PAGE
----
To address the issue of population stratification, we performed a principal components analysis using the SNPRelate v1.10.2 R package, where the eigenvectors or PCs are sorted in decreasing order of the corresponding eigenvalues. The first eigenvector (PC1) has the most variation in the data on the genetic matrix (SNP by sample); the second eigenvector (PC2) has the second-most, and so on. To account for relatedness in our sample, we calculated the genetic relatedness matrix (GRM) from the genotype data using the program EMMAX v20120210 (https://genome.sph.umich.edu/wiki/EMMAX). The GRM matrix along with relatedness further adjusts for population stratification.
Selection of candidate SNPs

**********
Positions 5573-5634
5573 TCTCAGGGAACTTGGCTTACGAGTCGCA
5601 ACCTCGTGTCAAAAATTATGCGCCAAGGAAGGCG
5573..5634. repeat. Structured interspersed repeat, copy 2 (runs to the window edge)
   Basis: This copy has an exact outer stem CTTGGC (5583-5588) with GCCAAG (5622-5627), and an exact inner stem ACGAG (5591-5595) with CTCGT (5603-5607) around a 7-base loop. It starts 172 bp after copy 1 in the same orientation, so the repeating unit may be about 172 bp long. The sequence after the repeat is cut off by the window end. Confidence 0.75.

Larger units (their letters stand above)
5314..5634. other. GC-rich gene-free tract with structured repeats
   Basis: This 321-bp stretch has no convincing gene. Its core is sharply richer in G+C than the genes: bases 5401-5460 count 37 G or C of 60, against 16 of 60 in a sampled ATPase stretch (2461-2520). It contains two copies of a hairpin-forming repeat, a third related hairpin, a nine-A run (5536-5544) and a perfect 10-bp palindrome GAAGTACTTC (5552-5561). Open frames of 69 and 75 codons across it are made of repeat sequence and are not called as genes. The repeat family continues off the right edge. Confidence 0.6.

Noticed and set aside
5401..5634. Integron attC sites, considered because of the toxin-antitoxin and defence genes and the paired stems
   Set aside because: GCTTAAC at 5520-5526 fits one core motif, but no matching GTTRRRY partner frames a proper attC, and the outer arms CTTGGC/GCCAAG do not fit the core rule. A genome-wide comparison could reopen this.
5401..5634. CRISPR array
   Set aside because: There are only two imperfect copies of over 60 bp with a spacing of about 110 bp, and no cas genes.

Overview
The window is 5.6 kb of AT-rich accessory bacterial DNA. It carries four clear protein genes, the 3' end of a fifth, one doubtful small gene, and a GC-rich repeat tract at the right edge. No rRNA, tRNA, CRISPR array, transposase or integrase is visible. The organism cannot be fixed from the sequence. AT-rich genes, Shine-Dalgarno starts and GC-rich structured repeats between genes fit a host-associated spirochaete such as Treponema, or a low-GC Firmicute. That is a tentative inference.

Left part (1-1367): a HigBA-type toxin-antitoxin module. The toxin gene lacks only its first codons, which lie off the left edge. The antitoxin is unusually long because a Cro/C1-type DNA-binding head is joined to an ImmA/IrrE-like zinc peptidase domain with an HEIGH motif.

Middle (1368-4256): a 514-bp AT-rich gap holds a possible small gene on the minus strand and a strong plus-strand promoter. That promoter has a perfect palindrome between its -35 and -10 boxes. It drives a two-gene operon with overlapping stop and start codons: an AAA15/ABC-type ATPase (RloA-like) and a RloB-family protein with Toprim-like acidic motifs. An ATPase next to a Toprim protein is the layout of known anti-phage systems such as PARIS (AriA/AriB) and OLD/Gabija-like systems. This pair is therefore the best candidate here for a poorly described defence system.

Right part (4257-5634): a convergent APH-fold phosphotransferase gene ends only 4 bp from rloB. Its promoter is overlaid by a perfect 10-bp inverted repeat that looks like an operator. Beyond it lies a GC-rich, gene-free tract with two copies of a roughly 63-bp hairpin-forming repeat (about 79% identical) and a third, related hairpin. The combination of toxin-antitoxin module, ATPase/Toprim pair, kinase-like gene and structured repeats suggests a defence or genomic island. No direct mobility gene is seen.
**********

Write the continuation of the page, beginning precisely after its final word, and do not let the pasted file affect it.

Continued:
A custom panel of SNPs were selected for analysis in this study using the following three strategies: (a) SNPs significantly associated in previous GWAS studies (p < 5 × 10−8) with MetS were identified using NHGRI-EBI GWAS Catalog23 and PubMed search (n = 29); (b) All SNP from candidate studies which were significantly associated (p < 0.05) with MetS were included using SNP curator platform24 (n = 193); (c) genes associated with MetS (using DisGenet browser25) and involved in lipid metabolism pathway (CTdbase26) were uploaded into the Candidate gene SNP selection (Genepipe) pipeline of “SNPinfo” a web-based SNP selection tool27 with European study population. The algorithm used for selecting SNPs from the provided list of genes was as follows: five kb upstream and 1 kb downstream of the gene coordinate were included in the selection. SNPs showing a MAF of 0.05 or greater were included. Tagging proportion cut-off to filter a gene was kept at 0.8 and the linkage disequilibrium (LD) threshold cut off was kept at 0.8. The minimum number of SNPs tagged by a tag SNP was set to 3. To ensure that each gene has some coverage a minimum of 1 tag SNP to a maximum of 5 tag SNPs per gene were included. Further SNPs were filtered using the functional SNP prediction in “Genepipe” that causes an amino acid change or that may alter the functional or structural properties of the translated protein, disrupt transcription factor binding sites, disrupt splice sites or other functional sites. A total of 156 SNPs were identified using this strategy. Overall, we obtained 371 SNPs after removing duplicates among the three selection strategies, out of which we had genotyping data from 357 SNPs. After excluding 4 monomorphic SNPs and 3 SNPs due to quality control issues, the final analyses were carried out on 350 SNPs (n = 117 genotyped, n = 233 imputed).